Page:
Am I a Legal Guardian to My Stepchild?
Even if you care for your stepchild, you may not be considered their legal guardian.
Legal guardianship of a minor
In the legal world, a guardian refers to someone who cares for and provides for a child without having one of the child’s biological parents terminate their parental rights. Even though a stepparent seems to fit the definition of a guardian for their spouse’s children, they are not legally considered guardians of their stepchildren.
Unless a stepparent has established legal guardianship or files the correct paperwork to receive court-ordered guardianship, they cannot make decisions on their stepchild’s behalf regarding medical care, schooling, or other essential needs. All that responsibility and power lies with the child’s biological parents. Without legal guardianship, a stepparent has the same rights as a babysitter—they can choose and implement curfews, consequences, and chores in their home but cannot make choices on behalf of the stepchild.
This reality can be difficult for some stepparents to accept. Even if a stepparent is deeply involved in their stepchild’s day-to-day care and is emotionally attached, they may have no legal rights in the eyes of the court, especially depending on the state’s laws. This lack of legal rights can create significant issues whenever a stepparent feels compelled to act on behalf of their stepchild, especially if the stepchild’s biological parents cannot be reached.
Potential problems from not having guardianship
Depending on whether you have guardianship of your stepchild, you may not have the option to make decisions in certain situations. For example, if a stepchild is hurt and requires a quick medical decision for treatment, the stepparent has no legal authority to make that decision if they are not a legal guardian. The only exception is if a stepparent completes a consent form that the stepchild’s biological parent authorizes.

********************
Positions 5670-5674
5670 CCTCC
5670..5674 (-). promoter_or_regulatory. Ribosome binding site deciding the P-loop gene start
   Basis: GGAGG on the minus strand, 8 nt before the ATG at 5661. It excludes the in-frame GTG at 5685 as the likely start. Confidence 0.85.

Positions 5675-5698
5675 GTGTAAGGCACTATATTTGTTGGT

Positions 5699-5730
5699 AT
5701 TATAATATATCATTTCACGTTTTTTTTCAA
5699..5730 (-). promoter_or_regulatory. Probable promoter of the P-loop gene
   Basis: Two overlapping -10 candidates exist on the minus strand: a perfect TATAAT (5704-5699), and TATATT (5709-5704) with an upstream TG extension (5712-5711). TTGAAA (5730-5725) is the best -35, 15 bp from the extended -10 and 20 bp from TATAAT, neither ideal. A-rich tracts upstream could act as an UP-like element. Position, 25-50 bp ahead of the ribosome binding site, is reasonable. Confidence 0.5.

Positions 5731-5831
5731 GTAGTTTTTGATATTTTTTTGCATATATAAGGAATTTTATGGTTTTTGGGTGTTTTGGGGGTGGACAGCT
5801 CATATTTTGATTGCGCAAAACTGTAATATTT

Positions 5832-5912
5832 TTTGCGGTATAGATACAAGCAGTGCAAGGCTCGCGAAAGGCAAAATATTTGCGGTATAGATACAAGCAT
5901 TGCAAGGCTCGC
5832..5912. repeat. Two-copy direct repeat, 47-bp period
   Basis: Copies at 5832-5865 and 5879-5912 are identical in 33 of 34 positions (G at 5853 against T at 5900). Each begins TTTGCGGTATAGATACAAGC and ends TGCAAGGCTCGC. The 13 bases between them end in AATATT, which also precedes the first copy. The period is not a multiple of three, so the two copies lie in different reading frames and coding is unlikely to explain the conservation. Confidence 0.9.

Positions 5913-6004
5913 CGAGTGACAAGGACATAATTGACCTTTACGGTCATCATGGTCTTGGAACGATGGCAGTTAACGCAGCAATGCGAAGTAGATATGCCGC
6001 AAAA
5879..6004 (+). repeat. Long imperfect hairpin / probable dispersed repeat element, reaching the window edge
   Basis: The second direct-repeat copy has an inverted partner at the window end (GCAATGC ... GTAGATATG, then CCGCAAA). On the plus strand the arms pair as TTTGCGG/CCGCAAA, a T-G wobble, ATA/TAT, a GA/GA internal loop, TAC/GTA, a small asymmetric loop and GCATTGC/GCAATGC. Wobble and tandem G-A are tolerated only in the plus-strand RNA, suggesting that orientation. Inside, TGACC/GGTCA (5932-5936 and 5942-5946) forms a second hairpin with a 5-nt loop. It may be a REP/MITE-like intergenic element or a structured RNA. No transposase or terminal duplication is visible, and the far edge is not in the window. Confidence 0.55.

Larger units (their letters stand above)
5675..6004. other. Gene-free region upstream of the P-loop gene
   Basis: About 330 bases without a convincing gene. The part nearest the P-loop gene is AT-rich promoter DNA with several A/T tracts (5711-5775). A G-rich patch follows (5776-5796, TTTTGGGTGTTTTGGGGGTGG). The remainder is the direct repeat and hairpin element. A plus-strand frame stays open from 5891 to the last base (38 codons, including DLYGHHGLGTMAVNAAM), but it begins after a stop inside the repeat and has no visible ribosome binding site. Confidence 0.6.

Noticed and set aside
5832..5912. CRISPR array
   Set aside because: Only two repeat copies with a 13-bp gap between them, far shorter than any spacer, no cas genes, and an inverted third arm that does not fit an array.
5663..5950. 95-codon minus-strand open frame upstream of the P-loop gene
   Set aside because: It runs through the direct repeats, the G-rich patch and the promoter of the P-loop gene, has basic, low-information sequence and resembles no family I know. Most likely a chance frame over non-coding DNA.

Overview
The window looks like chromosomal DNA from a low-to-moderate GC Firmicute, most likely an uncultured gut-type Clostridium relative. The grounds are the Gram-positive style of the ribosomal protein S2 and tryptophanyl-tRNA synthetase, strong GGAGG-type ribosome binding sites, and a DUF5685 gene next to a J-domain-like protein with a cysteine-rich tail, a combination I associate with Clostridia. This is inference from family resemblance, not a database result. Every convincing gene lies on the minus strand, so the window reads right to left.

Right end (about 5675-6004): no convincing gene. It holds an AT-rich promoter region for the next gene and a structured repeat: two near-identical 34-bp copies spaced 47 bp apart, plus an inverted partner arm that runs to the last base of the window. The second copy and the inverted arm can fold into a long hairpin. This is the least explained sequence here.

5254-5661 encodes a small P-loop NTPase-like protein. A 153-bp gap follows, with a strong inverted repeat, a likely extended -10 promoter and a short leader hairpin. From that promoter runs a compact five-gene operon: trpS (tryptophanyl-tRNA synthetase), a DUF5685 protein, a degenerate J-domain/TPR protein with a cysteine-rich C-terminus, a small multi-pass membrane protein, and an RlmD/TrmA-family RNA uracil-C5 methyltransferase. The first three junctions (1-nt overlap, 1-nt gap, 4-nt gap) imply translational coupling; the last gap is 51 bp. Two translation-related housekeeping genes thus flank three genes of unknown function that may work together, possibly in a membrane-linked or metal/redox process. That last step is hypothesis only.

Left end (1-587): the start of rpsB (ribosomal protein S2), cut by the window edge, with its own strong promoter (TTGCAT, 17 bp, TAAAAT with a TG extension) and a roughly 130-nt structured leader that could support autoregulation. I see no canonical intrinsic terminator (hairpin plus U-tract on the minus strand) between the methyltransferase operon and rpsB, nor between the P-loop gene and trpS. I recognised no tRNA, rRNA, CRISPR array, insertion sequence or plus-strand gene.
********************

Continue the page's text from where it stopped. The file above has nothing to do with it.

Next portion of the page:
If the stepchild’s biological parent goes out of town for work or is in the military and deployed for a more extended period, the stepparent can’t make decisions on behalf of their stepchild while the biological parent is away. Even if it is as simple as signing a permission form for a field trip, a stepparent cannot provide legally valid input in place of the biological parent.
If a stepparent wants more rights to make decisions on behalf of their stepchild and has approval from their spouse, they can work to establish either temporary or permanent legal guardianship.
What’s the difference between guardianship and custody?
Although they seem similar at face value, guardianship and custody significantly differ in what decisions can be made and how long each lasts. While someone with legal custody of a child can make all decisions for that child, a guardian is typically limited to making everyday decisions that impact the child’s welfare and care. Additionally, custody orders are commonly seen as permanent, while guardianship is often temporarily arranged.
How to get legal guardianship of your stepchild
Legal guardianship is usually considered for stepparents and other figures in the following circumstances:
- Parent(s) are absent or deemed unfit to care for a child
- Parent(s) are imprisoned and cannot provide care
- Parent(s) lose or voluntarily terminate parental rights
- Parent(s) consent to the guardianship
Legal guardianship can be granted for a short time (a few weeks or months) or permanently until a minor child turns 18. A guardian is appointed by either a court of law or the biological parents. Guardianship does not affect the rights of a stepchild’s birth parents.
To establish guardianship of your stepchild, you start the process once your spouse files a petition for guardianship in your local family court. Once the petition is filed, the court will review the petition and may complete other tasks like:
- Investigate through an appointed guardian ad litem
- Conduct a background check on the stepparent
- Hold hearings
After the court completes its evaluation and approves the petition, it will issue an order establishing guardianship of your stepchild. Legal guardianship laws are different in every state, so you should contact a family law attorney or speak to the clerk of courts in your county court to learn more.
Some states also allow parents to delegate parental powers to a stepparent through a power of attorney. A power of attorney may give a non-parent the right to make decisions for a child for specific timeframes or activities. These rights include activities such as vacations or doctor’s appointments.
How to adopt your stepchild
If legal guardianship doesn’t sound like the best option for you, adoption is another way to establish the right to make decisions for your stepchild. Excluding any state-specific requirements, the process of adopting your stepchild involves the following:
- Filing the proper paperwork to adopt through the court
- Getting consent from both biological parents
- Getting consent from your stepchild
- Completing a background check
- Attending court hearings
Just like guardianship, adoption is affected by requirements and laws in your state and other factors. Having complete knowledge and understanding of the processes and requirements you must follow and meet is crucial. Working with a family law attorney helps you better understand state-specific procedures, required conditions, and other influences that affect your efforts to become a guardian or adoptive parent.